2. Oh, thanks for that Matt. I wanted to watch that programme but we had visitors.

    As you probably guessed, the man that Helen is campaigning for was tried by an all-white jury.


  3. Thanks so much for posting this. People everywhere should be outraged that such barbaric punishment is still practiced in a “civilized” country.


  4. Thanks earthPal,
    for putting this up.

    The number of African American executed in America is disproportionately high, to a level where discrimination is the only plausible reason.

    African Americans make up 42% of death row inmates while making up only 12% of the general population. (They have made up 34% of those actually executed since 1976.)

    Academic studies indicate that the single greatest predictor of whether a death sentence is given, however, is not the race of the defendant, but the race of the victim.

    According to the report, blacks and whites were the victims of murder in almost equal numbers, yet 80 % of the people executed since 1977 were convicted of murders involving white victims.

    The other significant data I found is

    Since the reinstatement of the death penalty in 1976 there have been 1079 executions in the United States (as of June 6, 2007).

    The highest number of capital punishment since 1976 has been in TEXAS! with 397!!!. Followed by a distant second, Virginia with 98.


  5. Thanks. I’m the webmaster for Project Hope, the Alabama anti-death penalty group that Darrell chairs. You can keep up with developments and get more details at


  6. Helen, you’re most wlecome.
    Little Indian, sorry but your post was automatically placed in the moderation queue. I think it was because of the number of links you provided.
    Thanks for that information. Regarding the info from the AI pages about the race of the victim being a predictor – it’s very disturbing, but not surprising, to know that they value the life of a white person over a black.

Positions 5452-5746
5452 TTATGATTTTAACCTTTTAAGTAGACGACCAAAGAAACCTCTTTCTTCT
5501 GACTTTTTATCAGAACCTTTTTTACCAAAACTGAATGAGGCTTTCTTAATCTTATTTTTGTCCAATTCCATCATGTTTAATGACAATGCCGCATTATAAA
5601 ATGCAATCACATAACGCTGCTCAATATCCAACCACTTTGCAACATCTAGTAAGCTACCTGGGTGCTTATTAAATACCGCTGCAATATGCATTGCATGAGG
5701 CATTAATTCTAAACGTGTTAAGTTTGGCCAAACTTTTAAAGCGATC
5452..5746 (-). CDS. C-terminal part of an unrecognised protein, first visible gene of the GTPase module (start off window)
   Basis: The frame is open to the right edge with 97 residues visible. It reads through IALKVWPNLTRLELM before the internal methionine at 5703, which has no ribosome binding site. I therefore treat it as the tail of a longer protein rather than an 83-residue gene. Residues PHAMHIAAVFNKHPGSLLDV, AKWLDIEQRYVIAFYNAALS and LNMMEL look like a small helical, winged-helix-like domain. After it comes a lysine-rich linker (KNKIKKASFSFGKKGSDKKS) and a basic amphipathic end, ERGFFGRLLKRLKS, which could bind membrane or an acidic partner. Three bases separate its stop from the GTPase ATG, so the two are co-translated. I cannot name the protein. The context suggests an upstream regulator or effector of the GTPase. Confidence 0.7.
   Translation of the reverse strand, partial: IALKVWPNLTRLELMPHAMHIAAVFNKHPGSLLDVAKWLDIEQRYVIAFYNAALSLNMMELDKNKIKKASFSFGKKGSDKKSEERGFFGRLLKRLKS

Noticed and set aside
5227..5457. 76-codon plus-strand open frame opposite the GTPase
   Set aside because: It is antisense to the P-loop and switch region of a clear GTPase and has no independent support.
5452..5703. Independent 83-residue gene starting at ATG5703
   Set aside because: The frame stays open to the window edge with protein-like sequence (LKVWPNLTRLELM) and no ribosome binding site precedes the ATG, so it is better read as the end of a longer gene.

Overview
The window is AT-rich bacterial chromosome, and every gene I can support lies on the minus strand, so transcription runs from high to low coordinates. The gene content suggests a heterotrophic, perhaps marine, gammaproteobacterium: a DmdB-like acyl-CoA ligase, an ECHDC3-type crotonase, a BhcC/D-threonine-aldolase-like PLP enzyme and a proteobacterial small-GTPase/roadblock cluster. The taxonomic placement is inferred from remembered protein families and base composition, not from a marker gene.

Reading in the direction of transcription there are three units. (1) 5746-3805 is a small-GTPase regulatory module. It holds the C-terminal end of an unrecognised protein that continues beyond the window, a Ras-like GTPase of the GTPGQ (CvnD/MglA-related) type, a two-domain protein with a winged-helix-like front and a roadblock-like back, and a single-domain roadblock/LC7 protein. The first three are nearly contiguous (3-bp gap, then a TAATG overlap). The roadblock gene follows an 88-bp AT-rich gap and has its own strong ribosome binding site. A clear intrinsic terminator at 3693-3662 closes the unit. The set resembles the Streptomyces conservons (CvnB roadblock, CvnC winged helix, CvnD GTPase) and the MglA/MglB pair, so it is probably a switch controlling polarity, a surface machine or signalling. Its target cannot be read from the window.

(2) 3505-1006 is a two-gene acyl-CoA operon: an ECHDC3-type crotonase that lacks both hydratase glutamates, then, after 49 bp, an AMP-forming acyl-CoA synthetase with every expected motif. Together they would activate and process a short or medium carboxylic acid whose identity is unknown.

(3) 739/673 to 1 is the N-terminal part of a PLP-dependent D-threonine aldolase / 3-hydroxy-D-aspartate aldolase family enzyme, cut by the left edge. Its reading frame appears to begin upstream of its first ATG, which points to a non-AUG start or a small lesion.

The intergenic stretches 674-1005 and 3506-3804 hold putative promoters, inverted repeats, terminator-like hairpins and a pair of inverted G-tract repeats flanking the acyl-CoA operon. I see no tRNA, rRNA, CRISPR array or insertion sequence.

As for Gov. Bush, somehow I’m not surprised that he holds the record for the highest number of executions. They call him ‘The Texecutioner’. Rather apt I think. Would be funny if it wasn’t so grave.
    Dale, you’re welcome. Hope it does some good and thanks for the link. I will keep up with things. Best wishes with the campaign.


  7. Its OK earthPal,

    I think it is something to do with WordPress.
    Many of my regular visitors comments have been held for moderation, even without links.


  8. Interesting, Earthpal. I am 100% against any killings, those I find most despicable are the ones committed in the name of Justice because Judges and lawmakers are understood to be educated persons, whereas the so-called convicts in most cases lack the necessary education and principles.

    The State is responsible ultimately for the behaviour of its citizens. If ethics and morality were imparted to all people by law – therefore free – perhaps we would not be speaking of the death penalty today.


  9. Jose, very well said and sadly true.